God, Edinburgh is cold*. But the Scottish Poetry Library, Helena Nelson and a warm and generous audience was a great setting for the last of John Lucas' launch readings for Next Year Will Be Better. Mindful that the subtitle of his book is A memoir of England in the 1950s, he read from the only Scottish section of the book. This comprised a well observed note about visiting Dumfrieshire in the 1950s when he and an English friend were about the only people who stood for the National Anthem (then common practice in England) to find that some people shouted at them to sit down while others pelted the screen with orange peel and the like. A moment of discovery that not all Britons were royalists.
As well as launching John's book, we were launching a book published by him at Shoestring, a collection by Helena Nelson (publisher at Happenstance), Plot and Counterplot. The two readers worked very well together. I was pleased to see other Scottish publishers in the audience, as well as someone from STANZA, the St Andrews poetry festival - but then Helena has a big following in Scotland. It was nice to share some of that, and to bring her some of John Lucas' Scottish fan club.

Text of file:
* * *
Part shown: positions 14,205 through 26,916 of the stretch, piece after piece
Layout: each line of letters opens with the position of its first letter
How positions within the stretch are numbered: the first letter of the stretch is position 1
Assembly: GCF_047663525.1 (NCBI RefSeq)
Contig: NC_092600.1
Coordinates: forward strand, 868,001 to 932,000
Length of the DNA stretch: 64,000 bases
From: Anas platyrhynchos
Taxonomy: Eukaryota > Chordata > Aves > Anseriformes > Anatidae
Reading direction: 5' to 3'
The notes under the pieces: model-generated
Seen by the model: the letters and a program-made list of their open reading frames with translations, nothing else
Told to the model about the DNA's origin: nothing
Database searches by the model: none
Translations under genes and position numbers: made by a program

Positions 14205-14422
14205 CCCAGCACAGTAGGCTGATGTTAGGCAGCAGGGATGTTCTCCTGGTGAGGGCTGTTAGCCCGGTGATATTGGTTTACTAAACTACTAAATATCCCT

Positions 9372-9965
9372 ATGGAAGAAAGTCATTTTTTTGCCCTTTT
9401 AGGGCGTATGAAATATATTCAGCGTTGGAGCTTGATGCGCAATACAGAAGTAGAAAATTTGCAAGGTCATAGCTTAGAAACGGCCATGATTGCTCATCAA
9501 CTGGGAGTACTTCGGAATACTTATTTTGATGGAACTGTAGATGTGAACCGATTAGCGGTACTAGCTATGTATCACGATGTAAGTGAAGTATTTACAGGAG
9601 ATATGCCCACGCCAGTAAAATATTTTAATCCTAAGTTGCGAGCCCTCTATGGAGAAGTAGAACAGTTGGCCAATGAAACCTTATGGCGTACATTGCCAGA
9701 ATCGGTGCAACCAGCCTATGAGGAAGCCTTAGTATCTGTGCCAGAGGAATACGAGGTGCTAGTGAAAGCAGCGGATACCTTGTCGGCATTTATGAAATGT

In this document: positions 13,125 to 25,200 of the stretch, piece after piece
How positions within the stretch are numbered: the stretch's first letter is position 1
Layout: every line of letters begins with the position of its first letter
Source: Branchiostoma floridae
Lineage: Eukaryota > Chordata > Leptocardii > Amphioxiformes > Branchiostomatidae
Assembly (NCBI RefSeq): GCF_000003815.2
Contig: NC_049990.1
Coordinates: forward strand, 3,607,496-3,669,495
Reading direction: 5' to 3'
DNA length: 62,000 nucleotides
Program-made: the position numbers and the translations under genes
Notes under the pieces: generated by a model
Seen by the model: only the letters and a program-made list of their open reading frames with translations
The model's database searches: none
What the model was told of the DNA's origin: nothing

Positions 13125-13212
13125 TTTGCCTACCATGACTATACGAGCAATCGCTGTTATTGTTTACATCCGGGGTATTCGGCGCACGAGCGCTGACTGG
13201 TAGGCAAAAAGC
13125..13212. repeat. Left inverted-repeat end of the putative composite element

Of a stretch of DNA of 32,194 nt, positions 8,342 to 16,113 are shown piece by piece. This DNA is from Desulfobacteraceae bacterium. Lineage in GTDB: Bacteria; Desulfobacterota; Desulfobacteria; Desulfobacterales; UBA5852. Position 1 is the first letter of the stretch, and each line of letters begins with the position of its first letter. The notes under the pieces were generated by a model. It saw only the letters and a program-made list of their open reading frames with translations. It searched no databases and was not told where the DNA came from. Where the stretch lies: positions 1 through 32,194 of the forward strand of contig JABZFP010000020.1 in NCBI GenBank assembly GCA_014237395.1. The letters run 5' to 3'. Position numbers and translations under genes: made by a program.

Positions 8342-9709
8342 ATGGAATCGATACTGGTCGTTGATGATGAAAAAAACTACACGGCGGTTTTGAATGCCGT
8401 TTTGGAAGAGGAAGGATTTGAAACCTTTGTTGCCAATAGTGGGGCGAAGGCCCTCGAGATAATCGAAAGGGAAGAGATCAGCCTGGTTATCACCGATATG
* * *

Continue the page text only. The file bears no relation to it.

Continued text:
*It got colder, wandering around later trying to find where First (the inappropriately named bus group) had moved the bus stop for travelling on to Hawick, then colder still in an unheated rattler of a bus for two and a quarter hours under blue lighting like that used in dodgy pub toilets to discourage junkies shooting up. The news from Hawick? The local football team has lost every match it has played this season, the Hawick rugby club is bottom of its league, the local Council is trying to get volunteers to cut the grass in local parks and there's a murder on the front page of the local paper. For this I paid First £6.30 to get there and £6.30 more to get to Carlisle the next day...

Thursday, 18 November 2010

Zeynep's story